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In the space of a few seconds, a plate joiner (now more commonly known as a biscuit joiner) cuts matching ovoid slots in mating pieces of wood to accept a thin wood biscuit. The glued joint is very strong, and the process is both fast and accurate.
What Counts: • Ability of machine to cut slots parallel to fence • Wobble-free plunge mechanism • Solid fence mechanism
Lamello’s plate joiner, first developed by the small Swiss company in the late 1960s, proved a revelation for cabinetmakers who had been relying on more traditional but time-consuming joinery techniques. A number of other companies have since followed suit with biscuit joiners of their own and there are now at least 10 to choose from.
Biscuits can be used to align parts in a large glue-up, like a table top, and to assemble case pieces, face frames, drawers, and door and window casing. They are not a replacement for traditional joinery everywhere — they’re not as strong as a conventional tenon for a heavy cabinet door, for instance — but they have made many jobs easier and faster.
All tools created equal All biscuit joiners work in essentially the same way. A spring-loaded 4-in.-dia. blade emerges from the tool’s housing and cuts a slot when the joiner is pressed against a solid surface, then retracts when pressure is released. Either an adjustable fence or the base of the tool can be used as a reference surface to make sure slots align with each other.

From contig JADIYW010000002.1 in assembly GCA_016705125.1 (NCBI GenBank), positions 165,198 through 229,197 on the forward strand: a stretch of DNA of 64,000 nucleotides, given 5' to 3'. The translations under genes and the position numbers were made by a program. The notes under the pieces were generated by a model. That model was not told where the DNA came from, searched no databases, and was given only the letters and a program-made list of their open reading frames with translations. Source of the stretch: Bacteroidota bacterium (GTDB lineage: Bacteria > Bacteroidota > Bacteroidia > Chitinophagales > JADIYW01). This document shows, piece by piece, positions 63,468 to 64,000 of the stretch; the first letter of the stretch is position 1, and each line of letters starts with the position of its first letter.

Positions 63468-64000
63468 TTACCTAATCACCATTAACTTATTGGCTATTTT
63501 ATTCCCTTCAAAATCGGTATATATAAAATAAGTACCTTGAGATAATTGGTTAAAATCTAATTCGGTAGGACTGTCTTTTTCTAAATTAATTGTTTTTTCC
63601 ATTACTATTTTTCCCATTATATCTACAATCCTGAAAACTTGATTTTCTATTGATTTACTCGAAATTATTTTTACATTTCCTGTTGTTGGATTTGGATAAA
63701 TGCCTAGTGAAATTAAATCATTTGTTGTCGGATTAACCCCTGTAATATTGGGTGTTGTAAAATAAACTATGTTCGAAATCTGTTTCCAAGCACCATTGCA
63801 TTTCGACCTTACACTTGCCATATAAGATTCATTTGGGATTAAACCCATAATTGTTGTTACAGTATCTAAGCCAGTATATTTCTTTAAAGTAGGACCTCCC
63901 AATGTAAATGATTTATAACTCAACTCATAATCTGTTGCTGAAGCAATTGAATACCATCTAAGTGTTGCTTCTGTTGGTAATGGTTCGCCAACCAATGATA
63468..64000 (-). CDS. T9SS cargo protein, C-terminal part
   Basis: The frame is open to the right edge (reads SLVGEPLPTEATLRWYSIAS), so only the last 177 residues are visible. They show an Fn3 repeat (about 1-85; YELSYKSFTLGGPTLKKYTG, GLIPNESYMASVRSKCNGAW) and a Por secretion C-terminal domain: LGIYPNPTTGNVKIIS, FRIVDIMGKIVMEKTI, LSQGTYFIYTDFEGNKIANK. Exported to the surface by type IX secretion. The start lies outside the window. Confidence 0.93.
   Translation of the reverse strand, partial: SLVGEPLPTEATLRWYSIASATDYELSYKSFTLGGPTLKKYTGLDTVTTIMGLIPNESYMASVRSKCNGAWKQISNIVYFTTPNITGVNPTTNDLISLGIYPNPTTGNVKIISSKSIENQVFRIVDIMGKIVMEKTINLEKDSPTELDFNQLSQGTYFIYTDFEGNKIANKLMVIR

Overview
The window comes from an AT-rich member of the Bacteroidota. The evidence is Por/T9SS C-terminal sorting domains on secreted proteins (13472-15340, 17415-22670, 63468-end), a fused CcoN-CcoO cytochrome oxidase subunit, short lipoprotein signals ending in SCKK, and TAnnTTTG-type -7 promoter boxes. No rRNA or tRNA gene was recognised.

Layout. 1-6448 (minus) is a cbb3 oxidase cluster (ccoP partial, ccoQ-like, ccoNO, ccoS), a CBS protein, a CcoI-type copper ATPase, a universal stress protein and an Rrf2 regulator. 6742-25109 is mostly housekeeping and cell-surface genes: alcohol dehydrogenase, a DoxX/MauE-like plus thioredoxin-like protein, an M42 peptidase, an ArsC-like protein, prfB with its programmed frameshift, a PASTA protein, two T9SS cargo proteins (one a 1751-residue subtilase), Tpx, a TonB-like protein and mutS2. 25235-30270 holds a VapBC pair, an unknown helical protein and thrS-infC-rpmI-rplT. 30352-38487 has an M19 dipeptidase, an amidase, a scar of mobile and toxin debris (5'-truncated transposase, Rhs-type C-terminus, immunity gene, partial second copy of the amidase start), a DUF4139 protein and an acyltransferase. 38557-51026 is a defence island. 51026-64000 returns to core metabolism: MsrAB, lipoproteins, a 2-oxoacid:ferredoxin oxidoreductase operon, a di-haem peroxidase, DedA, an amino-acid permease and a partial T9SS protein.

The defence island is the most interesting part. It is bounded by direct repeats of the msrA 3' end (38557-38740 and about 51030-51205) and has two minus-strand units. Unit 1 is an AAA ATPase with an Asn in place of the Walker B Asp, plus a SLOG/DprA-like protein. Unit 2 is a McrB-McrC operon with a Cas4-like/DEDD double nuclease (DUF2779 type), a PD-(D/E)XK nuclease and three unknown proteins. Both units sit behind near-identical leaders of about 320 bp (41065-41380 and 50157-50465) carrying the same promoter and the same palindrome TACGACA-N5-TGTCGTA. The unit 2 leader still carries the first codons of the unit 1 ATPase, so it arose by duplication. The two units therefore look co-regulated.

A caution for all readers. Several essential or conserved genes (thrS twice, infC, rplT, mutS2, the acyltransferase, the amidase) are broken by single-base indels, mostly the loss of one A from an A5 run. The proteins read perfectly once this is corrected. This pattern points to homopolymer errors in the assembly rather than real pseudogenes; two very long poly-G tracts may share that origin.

Biscuits are made from pressed beech and are available in three common sizes (0, 10 and 20) as well as an oversized M. A simple turret-style adjuster, which determines the depth of cut, is set for the size of biscuit that will be used. Some biscuit joiners have other settings and can make slots for hinges and, in one case, small #FF biscuits specifically designed for cabinet face-frames.
Even a small misalignment in matching biscuit slots can spell trouble, so the stability and accuracy of the joiner’s fence system is crucial. There should be no unwanted play in the fence, and it should hold its settings firmly under pressure. For an accurate fit, the slot should be exactly parallel with the fence. Prices range from about $120 to nearly $700.
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